Lorna Reed is a good example of someone who is active in her pursuit of lifelong teaching and learning. After sending nine children to college, Reed has decided to go back to school herself to get her teaching certificate through the McKay School of Education.
Reed graduated in 1978 from BYU with a degree in interior environment. She has since returned to school and is currently taking classes through the McKay School. She plans to student teach next semester and eventually earn a teaching certificate in elementary education.
Her inspiration to go back to school and earn her teaching license began with a talk given by Boyd K. Packer many years ago at the McKay Symposium, when the College of Education was changed to the McKay School of Education.
“As Boyd K. Packer spoke there was a strong spirit in the room,” Reed said. “His words began to sink deep into my heart, and he encouraged people to go into teaching to help in the schools. The talk made a great impression on my mind and heart. I remember feeling the spirit and thinking that some day, after raising my children, I would go back to pursue a teaching certificate and teach in the schools.”
Although Reed did not originally graduate with a teaching degree, she has always been a teacher. Her teaching career began when she became a mother. “It was most important to teach my children the gospel. That is what I did after graduation. I sought out the children’s individual gifts and interests and tried to help them with resources and guidance to learn those things they wanted to learn,” she explained.
Reed implemented simple teaching methods to help her children learn and gain a clear perspective on the gospel of Jesus Christ. Reed explained that she “looked to the prophets for guidance in raising the children.” The following are some of the ways she taught her children the gospel through the prophets’ teachings.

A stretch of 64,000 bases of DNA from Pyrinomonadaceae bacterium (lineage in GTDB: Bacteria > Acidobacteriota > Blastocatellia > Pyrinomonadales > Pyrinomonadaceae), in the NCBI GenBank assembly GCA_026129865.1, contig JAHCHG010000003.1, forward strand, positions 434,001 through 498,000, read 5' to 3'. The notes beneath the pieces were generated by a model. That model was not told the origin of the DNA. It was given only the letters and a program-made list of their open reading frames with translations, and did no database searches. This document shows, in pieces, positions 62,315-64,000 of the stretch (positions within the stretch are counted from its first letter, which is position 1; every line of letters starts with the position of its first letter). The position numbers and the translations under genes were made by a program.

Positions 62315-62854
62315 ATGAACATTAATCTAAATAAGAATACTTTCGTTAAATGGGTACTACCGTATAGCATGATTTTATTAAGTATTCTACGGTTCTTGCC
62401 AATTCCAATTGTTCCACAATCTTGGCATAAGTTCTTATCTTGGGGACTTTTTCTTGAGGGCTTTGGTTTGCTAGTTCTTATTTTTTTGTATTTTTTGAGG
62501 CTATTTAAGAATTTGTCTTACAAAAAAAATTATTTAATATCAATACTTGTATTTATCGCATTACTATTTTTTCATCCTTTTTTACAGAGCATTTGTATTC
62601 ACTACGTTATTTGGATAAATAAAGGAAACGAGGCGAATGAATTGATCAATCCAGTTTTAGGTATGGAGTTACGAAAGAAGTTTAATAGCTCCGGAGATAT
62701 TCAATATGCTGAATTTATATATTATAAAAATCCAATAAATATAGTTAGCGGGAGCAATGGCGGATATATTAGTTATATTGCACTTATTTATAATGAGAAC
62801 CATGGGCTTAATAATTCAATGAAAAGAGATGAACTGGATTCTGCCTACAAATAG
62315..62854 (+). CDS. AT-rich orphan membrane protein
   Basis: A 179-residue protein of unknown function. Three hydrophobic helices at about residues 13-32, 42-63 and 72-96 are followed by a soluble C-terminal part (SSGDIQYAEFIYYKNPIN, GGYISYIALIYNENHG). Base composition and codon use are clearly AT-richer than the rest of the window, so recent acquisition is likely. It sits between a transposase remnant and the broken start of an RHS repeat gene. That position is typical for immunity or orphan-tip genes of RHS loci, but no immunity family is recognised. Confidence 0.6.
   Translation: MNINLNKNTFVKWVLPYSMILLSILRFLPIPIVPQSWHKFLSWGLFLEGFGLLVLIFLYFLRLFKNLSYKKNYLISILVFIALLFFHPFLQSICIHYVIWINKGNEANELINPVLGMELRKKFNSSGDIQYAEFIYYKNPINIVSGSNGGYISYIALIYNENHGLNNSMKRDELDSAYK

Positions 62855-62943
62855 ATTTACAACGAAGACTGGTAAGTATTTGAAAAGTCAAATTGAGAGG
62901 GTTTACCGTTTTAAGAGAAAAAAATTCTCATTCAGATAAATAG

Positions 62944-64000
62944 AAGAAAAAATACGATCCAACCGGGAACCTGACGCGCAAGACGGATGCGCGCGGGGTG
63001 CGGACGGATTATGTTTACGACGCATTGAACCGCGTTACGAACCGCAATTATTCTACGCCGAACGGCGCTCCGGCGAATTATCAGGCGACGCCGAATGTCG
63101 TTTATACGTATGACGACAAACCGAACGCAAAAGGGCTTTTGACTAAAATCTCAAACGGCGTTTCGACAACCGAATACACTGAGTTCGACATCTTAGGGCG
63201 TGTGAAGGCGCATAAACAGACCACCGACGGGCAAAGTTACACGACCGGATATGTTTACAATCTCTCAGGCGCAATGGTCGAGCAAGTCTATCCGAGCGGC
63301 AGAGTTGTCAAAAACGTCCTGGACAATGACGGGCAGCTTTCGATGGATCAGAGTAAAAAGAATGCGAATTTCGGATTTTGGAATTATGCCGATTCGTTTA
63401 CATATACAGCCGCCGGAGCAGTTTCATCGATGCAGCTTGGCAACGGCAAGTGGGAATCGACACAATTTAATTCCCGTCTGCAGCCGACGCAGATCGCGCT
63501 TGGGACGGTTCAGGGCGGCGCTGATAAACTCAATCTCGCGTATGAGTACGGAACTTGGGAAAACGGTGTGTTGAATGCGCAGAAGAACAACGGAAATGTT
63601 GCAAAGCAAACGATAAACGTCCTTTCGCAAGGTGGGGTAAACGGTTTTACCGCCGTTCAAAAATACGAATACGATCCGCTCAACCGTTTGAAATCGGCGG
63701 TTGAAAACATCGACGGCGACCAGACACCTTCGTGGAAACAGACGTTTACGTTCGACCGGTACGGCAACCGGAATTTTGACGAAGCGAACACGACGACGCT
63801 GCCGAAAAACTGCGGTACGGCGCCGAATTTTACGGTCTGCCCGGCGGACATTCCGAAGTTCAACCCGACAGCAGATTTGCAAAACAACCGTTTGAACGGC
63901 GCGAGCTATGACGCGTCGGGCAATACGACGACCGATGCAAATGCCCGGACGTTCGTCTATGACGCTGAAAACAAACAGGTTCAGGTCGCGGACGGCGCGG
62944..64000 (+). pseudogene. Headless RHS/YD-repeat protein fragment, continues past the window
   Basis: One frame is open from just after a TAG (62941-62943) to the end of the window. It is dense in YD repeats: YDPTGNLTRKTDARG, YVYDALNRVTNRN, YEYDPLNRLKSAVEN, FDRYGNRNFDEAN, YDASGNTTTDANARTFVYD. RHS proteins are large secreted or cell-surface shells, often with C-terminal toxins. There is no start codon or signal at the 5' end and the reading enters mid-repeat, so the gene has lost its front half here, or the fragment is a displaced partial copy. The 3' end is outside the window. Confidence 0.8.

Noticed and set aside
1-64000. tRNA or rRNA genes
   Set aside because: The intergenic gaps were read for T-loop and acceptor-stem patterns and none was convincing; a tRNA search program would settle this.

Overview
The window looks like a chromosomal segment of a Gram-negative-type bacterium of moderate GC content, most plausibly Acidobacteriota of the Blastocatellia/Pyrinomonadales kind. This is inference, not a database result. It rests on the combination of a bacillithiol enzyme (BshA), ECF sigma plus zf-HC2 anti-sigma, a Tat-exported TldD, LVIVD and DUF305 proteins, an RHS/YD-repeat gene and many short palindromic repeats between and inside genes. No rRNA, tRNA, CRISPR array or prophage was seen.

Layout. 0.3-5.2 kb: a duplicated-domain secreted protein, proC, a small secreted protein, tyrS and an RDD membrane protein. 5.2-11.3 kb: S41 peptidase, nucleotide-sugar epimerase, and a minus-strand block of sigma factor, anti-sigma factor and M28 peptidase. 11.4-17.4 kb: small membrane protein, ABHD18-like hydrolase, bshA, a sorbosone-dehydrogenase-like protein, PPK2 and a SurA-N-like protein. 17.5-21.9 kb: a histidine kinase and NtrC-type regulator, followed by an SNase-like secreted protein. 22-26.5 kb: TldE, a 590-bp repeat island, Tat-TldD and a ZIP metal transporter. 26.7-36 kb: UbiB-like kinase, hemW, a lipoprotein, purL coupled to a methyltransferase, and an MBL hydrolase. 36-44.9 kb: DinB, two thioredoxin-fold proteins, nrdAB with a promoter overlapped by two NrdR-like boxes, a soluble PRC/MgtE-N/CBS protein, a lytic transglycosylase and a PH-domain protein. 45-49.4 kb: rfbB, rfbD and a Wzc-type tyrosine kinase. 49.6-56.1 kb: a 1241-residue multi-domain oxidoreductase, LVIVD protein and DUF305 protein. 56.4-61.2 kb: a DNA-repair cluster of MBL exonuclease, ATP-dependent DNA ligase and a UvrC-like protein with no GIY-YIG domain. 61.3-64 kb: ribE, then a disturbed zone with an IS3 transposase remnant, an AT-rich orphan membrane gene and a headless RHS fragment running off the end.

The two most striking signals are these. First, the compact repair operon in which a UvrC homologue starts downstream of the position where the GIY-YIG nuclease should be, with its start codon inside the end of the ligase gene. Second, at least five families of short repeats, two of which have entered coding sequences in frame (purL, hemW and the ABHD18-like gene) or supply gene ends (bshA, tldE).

- “President Kimball said to put a picture of the temple in your children’s rooms. We had the children choose temple photographs to put above their light switch in their rooms.”
- “President Benson wanted [children] to read the Book of Mormon to bond with it when they were young. All nine of the children read the Book of Mormon by 12 years of age. I drew pictures on scripture verses throughout the Book of Mormon, especially so they could get through Second Nephi.”
- “President Hinckley counseled, as have other prophets, to have a place for good books and to make a library. I collected biographies of the prophets; I bought a set of Teachings of the Prophets. We referred to this set through the years when questions arose.”
- “I heard Dallin H. Oaks encourage parents to teach their children Chinese, so I found a tutor from Beijing, China. One of my children learned Mandarin Chinese, and he later went to Taiwan on his mission.”
- “I read the talk by Boyd K. Packer about the ‘Snow White Birds’ and determined I wanted to teach the children faith so they could fly. I closely studied the words of the current prophet and used his teachings as a guideline to know the most important things my children should learn."
These are just a few of many ideas Reed has implemented in her home. She is someone who is determined to make a difference through her teaching.
Being a teacher is an important role for Reed. “To me, to be a teacher, you must inspire your students to fulfill their missions with their own special gifts they have been given,” Reed explained. “Teaching is to strive your best to teach others the way the Savior would teach them. It is to build faith and to teach them to follow the Lord and his prophets. A friend of mine said that you want to teach children to look for beauty because that is where the light can be seen.”
Reed is an inspiration to many as she goes back to school and expands her teaching role. To learn how the McKay School has influenced and uplifted Lorna Reed’s teaching and learning experiences, look for more information in our follow-up segment By Small and Simple Things.
For more on Reed, check out part 2 of her story.